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How to Start Grilling with Cedar Planks

There are all sorts of fancy gadgets designed to take your grilling game to the next level. A rather simple accessory to add to your barbeque station this summer that can open up a whole new world of grilling is a basic plank of cedar wood.

Why Should you Grill with Wooden Planks?

Grilling planks are pretty self-explanatory: The rectangular sheets of wood are designed to be placed directly on the grates between your food and the heat source. However, the reason grill masters use them is a bit less obvious.

One major benefit to cooking with grilling planks is the enhanced flavor. As the wood heats up, the ingredients sitting on the plank will absorb the smoke it generates. Cedar planks are prized for their aroma, but apple, maple, hickory, and mesquite are all deliciously fragrant alternatives.

The roaring flame of a grill is great for charring steaks and burgers quickly, but not every protein can handle such an intense cooking process. Planks make food taste better by providing protection from the heat.

For example, fish can dry out quickly and fall apart on the grill grates. A wooden plank cooks fish gently with indirect heat, keeping it moist and intact. Salmon is one of the most common foods to grill on cedar planks for this reason.

This method of grilling also has the added benefit of being easy to clean up after!

How to Grill with Planks

For starters, resist the urge to slap them on the grill right away. The wood needs to be soaked for at least an hour to prevent it from bursting into flames. Plain water is fine, but submerging the planks in wine, cider, or sake will boost their flavor.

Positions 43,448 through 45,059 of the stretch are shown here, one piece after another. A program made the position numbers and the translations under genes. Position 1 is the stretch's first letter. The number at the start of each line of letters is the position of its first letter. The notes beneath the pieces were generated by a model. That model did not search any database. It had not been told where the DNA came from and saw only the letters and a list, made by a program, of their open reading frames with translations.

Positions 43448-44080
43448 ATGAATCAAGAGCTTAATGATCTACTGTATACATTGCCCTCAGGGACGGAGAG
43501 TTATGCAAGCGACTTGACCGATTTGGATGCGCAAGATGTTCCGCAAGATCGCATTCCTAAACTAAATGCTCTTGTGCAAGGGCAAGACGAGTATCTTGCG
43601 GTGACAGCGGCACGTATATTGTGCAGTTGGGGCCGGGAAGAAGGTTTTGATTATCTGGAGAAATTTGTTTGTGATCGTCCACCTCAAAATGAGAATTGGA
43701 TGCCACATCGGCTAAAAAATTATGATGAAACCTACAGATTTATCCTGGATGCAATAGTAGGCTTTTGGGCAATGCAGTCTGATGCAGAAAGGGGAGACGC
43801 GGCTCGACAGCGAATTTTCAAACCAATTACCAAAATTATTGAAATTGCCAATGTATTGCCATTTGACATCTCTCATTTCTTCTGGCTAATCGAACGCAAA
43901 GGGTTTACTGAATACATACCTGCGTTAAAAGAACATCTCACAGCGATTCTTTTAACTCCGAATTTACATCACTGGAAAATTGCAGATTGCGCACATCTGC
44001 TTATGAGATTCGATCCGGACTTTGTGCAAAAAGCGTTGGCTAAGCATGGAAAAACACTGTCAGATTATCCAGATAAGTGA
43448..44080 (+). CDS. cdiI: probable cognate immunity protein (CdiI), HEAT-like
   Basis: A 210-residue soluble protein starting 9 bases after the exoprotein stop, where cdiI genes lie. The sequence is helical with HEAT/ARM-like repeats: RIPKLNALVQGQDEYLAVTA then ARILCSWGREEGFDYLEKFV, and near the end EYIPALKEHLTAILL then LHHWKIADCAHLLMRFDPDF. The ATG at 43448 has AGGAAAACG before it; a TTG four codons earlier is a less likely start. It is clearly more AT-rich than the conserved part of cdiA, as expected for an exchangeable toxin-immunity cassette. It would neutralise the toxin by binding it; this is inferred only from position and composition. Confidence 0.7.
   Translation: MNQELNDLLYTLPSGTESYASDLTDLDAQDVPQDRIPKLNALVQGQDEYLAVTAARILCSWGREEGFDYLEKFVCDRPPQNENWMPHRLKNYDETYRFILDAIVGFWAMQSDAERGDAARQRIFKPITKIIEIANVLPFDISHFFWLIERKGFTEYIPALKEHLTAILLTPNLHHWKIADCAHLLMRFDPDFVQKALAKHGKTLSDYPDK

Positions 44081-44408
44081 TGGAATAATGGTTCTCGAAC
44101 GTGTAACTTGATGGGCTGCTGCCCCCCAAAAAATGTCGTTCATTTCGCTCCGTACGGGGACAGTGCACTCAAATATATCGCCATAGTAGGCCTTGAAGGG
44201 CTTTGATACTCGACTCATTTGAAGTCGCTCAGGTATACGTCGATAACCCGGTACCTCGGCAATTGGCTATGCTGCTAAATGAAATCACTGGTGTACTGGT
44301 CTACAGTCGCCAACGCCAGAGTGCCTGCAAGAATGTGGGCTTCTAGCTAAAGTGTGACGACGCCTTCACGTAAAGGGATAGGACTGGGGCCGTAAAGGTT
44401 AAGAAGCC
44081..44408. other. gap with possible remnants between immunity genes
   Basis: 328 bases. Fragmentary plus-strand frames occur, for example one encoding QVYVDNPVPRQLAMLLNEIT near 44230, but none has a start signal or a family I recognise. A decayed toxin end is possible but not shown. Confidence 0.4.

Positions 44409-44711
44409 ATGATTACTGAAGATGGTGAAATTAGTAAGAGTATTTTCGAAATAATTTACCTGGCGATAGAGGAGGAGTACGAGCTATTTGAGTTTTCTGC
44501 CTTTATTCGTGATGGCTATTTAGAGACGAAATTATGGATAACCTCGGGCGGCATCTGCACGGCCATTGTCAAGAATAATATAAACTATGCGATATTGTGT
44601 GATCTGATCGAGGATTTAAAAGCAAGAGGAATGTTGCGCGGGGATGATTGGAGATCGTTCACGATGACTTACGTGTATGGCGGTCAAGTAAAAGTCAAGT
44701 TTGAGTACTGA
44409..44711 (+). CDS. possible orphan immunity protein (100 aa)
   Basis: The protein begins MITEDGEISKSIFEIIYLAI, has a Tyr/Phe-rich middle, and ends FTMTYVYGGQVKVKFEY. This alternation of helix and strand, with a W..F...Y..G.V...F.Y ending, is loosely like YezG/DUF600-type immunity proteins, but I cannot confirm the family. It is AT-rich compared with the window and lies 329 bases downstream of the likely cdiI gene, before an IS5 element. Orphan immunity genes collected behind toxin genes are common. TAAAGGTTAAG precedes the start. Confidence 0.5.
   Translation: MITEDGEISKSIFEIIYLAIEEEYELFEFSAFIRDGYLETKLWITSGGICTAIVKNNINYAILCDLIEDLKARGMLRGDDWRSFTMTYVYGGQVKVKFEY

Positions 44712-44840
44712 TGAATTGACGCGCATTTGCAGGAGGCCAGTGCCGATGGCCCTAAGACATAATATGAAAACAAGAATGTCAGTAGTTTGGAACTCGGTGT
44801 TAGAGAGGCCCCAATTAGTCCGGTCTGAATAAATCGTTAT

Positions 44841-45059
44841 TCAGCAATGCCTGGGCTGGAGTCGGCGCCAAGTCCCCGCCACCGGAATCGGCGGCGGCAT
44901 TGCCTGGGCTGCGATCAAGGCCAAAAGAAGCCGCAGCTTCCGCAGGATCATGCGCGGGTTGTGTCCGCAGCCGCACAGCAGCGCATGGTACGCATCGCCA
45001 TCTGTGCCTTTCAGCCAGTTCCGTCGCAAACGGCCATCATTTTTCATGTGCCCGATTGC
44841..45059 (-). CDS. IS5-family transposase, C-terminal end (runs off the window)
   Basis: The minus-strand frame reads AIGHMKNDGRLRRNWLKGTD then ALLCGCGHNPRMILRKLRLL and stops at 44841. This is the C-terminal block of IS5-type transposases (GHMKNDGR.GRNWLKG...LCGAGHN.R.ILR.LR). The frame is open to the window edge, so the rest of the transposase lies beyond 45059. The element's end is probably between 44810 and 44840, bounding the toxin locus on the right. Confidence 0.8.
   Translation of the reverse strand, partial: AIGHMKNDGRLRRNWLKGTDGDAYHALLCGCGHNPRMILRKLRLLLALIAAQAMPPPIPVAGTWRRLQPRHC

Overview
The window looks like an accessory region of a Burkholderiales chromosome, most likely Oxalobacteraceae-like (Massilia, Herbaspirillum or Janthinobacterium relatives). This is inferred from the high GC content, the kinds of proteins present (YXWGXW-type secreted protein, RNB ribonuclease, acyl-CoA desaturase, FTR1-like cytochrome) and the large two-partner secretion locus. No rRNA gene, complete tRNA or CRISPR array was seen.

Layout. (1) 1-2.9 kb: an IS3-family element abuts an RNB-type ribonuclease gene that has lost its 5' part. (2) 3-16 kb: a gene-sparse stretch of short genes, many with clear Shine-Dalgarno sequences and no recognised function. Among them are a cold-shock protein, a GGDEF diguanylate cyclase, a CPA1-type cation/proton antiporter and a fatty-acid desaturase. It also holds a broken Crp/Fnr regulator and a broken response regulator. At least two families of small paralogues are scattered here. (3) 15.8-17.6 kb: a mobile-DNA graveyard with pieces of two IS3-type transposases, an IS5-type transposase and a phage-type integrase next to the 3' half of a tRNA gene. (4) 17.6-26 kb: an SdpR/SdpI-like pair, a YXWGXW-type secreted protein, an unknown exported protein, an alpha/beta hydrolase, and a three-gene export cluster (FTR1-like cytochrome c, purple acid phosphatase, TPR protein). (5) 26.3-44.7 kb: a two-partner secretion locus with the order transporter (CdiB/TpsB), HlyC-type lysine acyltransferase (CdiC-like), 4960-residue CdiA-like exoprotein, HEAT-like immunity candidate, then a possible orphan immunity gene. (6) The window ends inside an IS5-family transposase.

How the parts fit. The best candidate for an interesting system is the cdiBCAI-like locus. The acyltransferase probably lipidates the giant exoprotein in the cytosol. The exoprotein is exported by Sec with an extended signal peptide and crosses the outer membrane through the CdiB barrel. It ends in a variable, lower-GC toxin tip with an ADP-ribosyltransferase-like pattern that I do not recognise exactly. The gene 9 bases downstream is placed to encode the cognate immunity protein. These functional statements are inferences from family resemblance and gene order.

After the planks have been soaked for an hour or two, heat your grill to around 350°F to 400°F. The planks should be placed in the indirect heat zone. If cooking salmon, lay it on the wood and cover the grill, allowing it to cook through for 12 to 15 minutes.

The plank can be salvaged at the end of the day by scrubbing it with soap and warm water. You can reuse it throughout the summer until it becomes overly blackened or damaged.

How to Choose the Right Planks

Grilling planks should be large enough to keep food from spilling over the edge. The thickness of the wood matters as well; if the sheet is at least half an inch thick, it will produce more smoke and stand up better to repeat usage.

The only thing that should be transferred between your food and the plank is mouthwatering flavor, so be sure to check that the wood hasn't been treated with chemicals. As well as sanded down to remove splinters.

These extra-thick cedar planks from Primal Grilling check all the boxes, and they’re available in packs of five for $29 on Amazon.

If you want to experiment with different smoke flavors, this $25 variety pack from Wildwood Grilling features six types of wood (including cedar, hickory, and cherry), plus recommendations of different foods to pair them with.


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